The Washington PostDemocracy Dies in Darkness

Opinion Cultural appropriation is a problem. A misguided burrito cart is not part of it.

A salmon and roasted vegetable burrito. (Deb Lindsey/For The Washington Post)

What's the matter with Portland? In the past 10 days alone, the Oregon city has had a racist triple stabbing, a Republican Party chair threatening to hire right-wing militias for protection and . . . a culturally appropriative burrito cart.

Yes, one of these things is not like the others.

Most obviously, the last is a situation of almost-too-on-the-nose cultural comedy: Portland. Burritos. Pop-ups. Off-putting jargon. (No doubt a millennial eating avocado toast was somehow involved.) But it’s also an excellent opportunity to examine what “cultural appropriation” is — and what harm is done when the term is overused.

The phrase describes a real problem, but it's increasingly being weaponized as a catch-all accusation. At Oberlin College, students decried their dining hall's General Tso's chicken as culturally appropriative. At the Whitney Museum in New York, protesters called for a white artist's painting of Emmett Till to be destroyed for similar reasons.

Calling “cultural appropriation” is an easy way to call attention to an infraction, real or imagined. But the overuse of the term obscures offenses that might actually deserve more censure, exaggerates some that don’t deserve much at all and weakens the power of the concept in general. It’s “the boy who cried burrito.”

To recap: Last week, a Portland burrito cart shut down amid accusations of cultural appropriation. Its owners, two white women, had taken a trip to Mexico, fallen in love with the tortillas there and decided to open a pop-up in their home town. But then a newspaper profile surfaced some ill-considered quotes: "I picked the brains of every tortilla lady there in the worst broken Spanish ever," said one co-owner. "They wouldn't tell us too much about technique, but we were peeking into the windows of every kitchen, totally fascinated by how easy they made it look." And so, predictably enough, Portlandians took to the comment section and social media in outrage, and other outlets helped the story catch fire. The food cart, Kooks, closed less than two weeks after opening.

But what, after all, was the source of critics’ discomfort with Portland’s newest breakfast-burrito vendor? Was it how the chefs said that they had peered through windows to get their tortilla technique? Was it the fact that they were lauding tortillas at all?

If it’s the first, well, theft is theft. Shamelessly stealing someone’s intellectual property is bad. It would be more meaningful to discuss that as an issue in and of itself; wrapping such an accusation in the language of cultural appropriation shortchanges its seriousness. Culture is irrelevant: In this, as in many cases, adding on the denunciation is done more to burnish the accuser’s progressive credentials than to educate or improve.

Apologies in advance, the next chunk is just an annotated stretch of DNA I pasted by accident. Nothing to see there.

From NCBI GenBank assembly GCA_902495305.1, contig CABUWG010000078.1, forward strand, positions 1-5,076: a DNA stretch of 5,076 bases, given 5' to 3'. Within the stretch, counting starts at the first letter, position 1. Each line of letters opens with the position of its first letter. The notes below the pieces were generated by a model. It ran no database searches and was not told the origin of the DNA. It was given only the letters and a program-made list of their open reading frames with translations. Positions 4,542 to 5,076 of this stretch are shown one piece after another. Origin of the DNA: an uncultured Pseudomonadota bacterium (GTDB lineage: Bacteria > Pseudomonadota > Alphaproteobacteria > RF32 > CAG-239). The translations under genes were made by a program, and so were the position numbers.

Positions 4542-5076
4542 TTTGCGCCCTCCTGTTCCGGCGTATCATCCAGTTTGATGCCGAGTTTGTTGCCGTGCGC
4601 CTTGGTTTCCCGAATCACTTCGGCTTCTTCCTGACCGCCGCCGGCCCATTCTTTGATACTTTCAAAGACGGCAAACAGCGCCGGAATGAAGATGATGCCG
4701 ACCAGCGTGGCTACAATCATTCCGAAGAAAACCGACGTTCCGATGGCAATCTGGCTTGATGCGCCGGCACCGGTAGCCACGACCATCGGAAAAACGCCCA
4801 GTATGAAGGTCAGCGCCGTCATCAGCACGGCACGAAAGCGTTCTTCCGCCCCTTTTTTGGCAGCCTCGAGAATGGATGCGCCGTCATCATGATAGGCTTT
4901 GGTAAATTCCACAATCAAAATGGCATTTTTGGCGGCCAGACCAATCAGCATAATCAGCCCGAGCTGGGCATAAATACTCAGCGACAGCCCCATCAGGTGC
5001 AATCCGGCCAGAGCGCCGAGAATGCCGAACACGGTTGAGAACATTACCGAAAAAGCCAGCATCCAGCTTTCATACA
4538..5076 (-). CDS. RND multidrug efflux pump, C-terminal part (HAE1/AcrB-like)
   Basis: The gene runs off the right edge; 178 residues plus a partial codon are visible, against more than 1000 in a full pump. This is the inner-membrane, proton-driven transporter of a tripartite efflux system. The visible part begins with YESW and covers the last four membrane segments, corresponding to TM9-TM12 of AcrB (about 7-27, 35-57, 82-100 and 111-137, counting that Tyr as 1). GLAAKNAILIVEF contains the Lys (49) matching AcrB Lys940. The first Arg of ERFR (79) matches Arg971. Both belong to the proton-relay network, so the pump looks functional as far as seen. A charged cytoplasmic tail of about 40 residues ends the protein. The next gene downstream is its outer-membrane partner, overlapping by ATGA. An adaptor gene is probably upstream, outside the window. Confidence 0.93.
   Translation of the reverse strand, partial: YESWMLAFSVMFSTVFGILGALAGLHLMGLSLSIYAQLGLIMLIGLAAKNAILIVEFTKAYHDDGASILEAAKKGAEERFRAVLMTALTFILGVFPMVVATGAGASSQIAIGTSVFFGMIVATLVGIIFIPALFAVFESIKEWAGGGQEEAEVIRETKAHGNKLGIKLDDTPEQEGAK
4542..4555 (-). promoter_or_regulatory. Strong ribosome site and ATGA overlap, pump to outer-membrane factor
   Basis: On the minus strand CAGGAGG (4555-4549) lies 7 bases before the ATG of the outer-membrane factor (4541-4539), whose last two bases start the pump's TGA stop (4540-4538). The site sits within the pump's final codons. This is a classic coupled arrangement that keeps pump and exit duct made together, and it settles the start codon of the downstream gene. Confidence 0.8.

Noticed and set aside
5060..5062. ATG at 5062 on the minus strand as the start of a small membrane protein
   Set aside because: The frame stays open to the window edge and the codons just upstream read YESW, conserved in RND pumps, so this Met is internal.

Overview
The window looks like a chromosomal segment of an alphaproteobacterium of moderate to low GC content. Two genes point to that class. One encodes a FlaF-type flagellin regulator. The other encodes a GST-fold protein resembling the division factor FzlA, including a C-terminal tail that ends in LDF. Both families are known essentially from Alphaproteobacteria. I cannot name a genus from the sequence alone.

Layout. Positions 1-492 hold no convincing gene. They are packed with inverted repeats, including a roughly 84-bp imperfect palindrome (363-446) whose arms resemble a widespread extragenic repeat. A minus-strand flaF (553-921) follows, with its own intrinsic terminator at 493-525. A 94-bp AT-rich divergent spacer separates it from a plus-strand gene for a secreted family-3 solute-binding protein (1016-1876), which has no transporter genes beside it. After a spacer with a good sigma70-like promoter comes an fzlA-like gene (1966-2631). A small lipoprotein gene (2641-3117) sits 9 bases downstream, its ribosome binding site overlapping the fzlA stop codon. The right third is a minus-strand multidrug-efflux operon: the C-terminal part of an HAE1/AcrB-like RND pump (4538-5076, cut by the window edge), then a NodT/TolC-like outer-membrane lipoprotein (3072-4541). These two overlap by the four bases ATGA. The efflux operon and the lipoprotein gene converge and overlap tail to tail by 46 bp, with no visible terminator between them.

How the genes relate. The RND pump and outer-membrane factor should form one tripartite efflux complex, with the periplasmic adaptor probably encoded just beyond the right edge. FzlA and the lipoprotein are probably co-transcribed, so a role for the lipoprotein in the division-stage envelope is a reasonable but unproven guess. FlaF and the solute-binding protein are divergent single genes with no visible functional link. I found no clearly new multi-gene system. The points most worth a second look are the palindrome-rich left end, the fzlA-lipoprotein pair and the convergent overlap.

And if it’s the latter issue, where is energy best spent? A food-cart burrito, even made with dubiously sourced tortillas, is hardly the colonization of Mexican cuisine. Portland, a city that is about three-quarters white, does have a problem with diversity. Rather than focusing anger and effort on a single misguided business, perhaps consider other issues that might have greater significance.

Exclusionary zoning (made worse by the NIMBY-ism of many of Portland's ostensible progressives) means that the typical Latino family can't afford the rent in most neighborhoods. Oregon's murkily racist origins persist in everyday incidents of harassment. Positive action to combat these problems would be more meaningful than performative Internet outrage.

That’s not to say that cultural appropriation should forever be ignored. It is real, after all, contrary to those who decry it as the invention of left-wing snowflakes with too much time on their hands. Originally a piece of academic terminology, “cultural appropriation” describes the adoption of elements of one culture — food, symbols, traditions, fashion — by members of another.

Such crossover is inevitable when cultures rub up against each other, and the outcome is often benign or even positive: Think of the music of Jerry Lee Lewis, or New York pizza. Yet there are those incidents in which the Western world co-opts without acknowledging the source of its inspiration. It can be demeaning to the culture it's borrowing from, perpetuate negative stereotypes or disrespect the sacred: Think African American hairstyles touted as hip summer looks for white women when black children are punished for wearing the same styles to school, Native American ceremonial regalia worn as unearned costumes, or slang seen as low-class when used by minorities but funny and provocative when used by whites.

Using “cultural appropriation” to shout down something as insignificant as a misguided tortilla dilutes the meaning and strength of the term. When you’ve wasted all your capital shutting down food trucks, who will listen when a real transgression takes place?

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